The 2018 Modern Mrs. Darcy Reading Challenge

Another day, another reading challenge? Can that be how we try our best to do 2018? Sounds great to me. This list comes to us from Modern Mrs. Darcy, and if you’ll bear with me, we’ve got one more reading challenge tomorrow.

Three reading challenges.

In the year I swore I wouldn’t do a reading challenge.

It’s perfect.

The Nursery Works Tree Bookcase is a modern bookcase that’s roomy enough to hold over 100 books on its stable shelves. This kids bookcase is crafted from durabl


A classic you’ve been meaning to read – Jane Eyre, by Charlotte Bronte

A book recommended by someone with great taste – Crossing to Safety, by Wallace Stegner (recommended by creator of this here book challenge, Anne Bogel, who used it with her book club)

A book in translation – Anna Karenina, by Leo Tolstoy (Do you dare me?)

A book nominated for an award in 2018 – TBD, because we’re not in 2018 yet

A book of poetry, a play, or an essay collection – Upstream, by Mary Oliver

A book you can read in a day – Anything is Possible, by Elizabeth Strout

A book that’s more than 500 pages – Far from the Tree, by Andrew Solomon (been meaning to read it forever)

A book by a favorite author – Better than Before, by Gretchen Rubin

A book recommended by an indie bookseller or a librarian – TBD

A banned book – Their Eyes Were Watching God, by Zora Neale Hurston

A memoir, biography, or book of creative nonfiction – The Art of Memoir, by Mary Karr

A book by an author of a different race, ethnicity or religion than your own – Long Way Down, by Jason Reynolds

The Best of Summer Reading

I brought all of these titles to the beach, and, as so often happens, I read almost none of them. I’m such a right-place at the right-time reader, and I can’t decide what to read until I’m finished with what’s in front of me. Here’s my book report for the summer. The best, and only the best, of what I read.


For Kids and Young Adults

Crenshaw, by Katherine Applegate – Everyone loves her last one, The One and Only Ivan. I thought it was nice, but not amazing. Which is why it took me over a year to read Crenshaw. Mistake. This book is sweet without being cloying. It’s wonderful.

Orphan Island, by Laurel Snyder – Does anyone remember the book, Baby Island, by Carol Ryrie Brink. I want to say it was someone’s favorite book in The Babysitters Club. So I read it in fourth grade, and tried to make myself like it, but I just couldn’t. This book is about an island of babies and big kids, and it’s marvelous. A little Lord of the Flies, too, but none of the craziness.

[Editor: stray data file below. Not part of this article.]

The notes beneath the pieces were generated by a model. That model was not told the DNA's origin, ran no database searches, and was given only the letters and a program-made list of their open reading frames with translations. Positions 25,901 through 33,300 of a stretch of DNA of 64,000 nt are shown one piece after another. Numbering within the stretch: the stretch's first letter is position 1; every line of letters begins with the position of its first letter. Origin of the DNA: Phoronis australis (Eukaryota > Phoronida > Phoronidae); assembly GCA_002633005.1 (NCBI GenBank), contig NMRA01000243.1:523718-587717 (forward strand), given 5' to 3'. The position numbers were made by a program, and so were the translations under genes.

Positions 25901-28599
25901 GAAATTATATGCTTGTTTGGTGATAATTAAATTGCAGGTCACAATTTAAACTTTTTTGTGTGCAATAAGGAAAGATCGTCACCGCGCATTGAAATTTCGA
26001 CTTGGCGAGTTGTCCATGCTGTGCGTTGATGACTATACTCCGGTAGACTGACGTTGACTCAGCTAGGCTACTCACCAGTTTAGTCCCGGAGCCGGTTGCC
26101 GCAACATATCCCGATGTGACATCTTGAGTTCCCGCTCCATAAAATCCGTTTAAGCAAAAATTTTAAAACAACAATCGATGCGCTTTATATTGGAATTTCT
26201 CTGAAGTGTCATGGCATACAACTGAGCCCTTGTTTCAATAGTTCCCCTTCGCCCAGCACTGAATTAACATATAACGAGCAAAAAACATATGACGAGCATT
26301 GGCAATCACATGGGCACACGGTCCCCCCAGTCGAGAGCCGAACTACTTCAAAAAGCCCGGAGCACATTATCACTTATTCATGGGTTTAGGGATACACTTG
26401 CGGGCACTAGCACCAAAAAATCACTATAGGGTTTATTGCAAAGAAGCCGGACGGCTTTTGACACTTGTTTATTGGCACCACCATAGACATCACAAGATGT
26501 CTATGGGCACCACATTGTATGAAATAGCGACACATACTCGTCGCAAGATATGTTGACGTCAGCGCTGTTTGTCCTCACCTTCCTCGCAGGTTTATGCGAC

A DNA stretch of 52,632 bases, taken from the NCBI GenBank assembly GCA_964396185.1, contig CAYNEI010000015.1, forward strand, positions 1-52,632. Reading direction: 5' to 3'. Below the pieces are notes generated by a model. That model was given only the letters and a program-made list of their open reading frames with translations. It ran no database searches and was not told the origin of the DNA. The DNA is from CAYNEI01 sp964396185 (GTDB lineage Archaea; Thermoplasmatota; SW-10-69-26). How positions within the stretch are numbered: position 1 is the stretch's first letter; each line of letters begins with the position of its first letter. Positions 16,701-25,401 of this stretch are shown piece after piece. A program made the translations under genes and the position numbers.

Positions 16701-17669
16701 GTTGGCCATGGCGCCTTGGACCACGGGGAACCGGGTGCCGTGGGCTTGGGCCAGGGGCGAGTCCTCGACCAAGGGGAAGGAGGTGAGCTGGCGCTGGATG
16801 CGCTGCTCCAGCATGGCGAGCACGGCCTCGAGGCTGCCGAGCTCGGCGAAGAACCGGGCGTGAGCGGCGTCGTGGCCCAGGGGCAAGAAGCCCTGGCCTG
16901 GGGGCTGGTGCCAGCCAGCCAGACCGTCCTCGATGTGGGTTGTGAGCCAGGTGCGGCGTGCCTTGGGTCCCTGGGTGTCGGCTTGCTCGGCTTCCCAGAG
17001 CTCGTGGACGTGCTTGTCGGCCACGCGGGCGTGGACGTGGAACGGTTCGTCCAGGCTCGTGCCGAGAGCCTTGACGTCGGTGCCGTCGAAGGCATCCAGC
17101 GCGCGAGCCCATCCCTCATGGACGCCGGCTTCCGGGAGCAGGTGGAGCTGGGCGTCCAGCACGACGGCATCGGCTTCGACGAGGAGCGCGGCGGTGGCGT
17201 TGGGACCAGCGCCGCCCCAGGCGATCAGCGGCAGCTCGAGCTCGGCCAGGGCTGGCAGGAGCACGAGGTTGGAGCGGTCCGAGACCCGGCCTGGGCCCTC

When Dimple Met Rishi, by Sandhya Menon – Perfect light, frothy, YA read.

Windfall, by Jennifer E Smith – See above.

For Grown-Ups

The Wellness Project, by Phoebe Lapine – I love books like this because they make me stay on top of making healthy choices….for a couple of weeks. Most of what Phoebe did to lead a healthier lifestyle won’t come as a surprise (drink more water, anyone?), but again, these kinds of books always make me try harder to stay the course.

Summer Rental, by Mary Kay Andrews – My neighbor told me she was flying through this book, which is about a trio of high school girlfriends who rent a house in Nags Head for a month. I am a sucker for any book about friends staying in a beach house together, and this didn’t disappoint.

My Reading Life, by Pat Conroy – Pat Conroy is best known for his book, The Water is Wide, about his year teaching students on an island off the coast of South Carolina. I’ve got that bumped up much higher on my list after tackling this book. Some of the chapters were riveting (the chapter about Gone with the Wind was my favorite, and the one about the bookstore where he worked a close second), but by the end I was skimming and racing to finish.

The Mighty Queens of Freeville, by Amy Dickinson – Might be my favorite read of the summer, though not particularly a summer read. Amy spent most of her life raising her daughter alone, and this is her memoir about the town that shaped them. They spent time in DC as well, which was fun to read.

This is How it Always Is, by Laurie Frankel – Lots of people have been talking about this one, and I was happy I read it. I wonder if I would have liked it as much if I wasn’t a parent. That’s where the title comes from – the idea that as a parent, making decisions as best you can, even though the consequences might not play themselves out for years to come, is how it always is.


March Reads

Color Outside the Lines: Delays, Bookshelves, and Cowhides

I’m obsessed with these chunky built-ins. (image)

Just Read: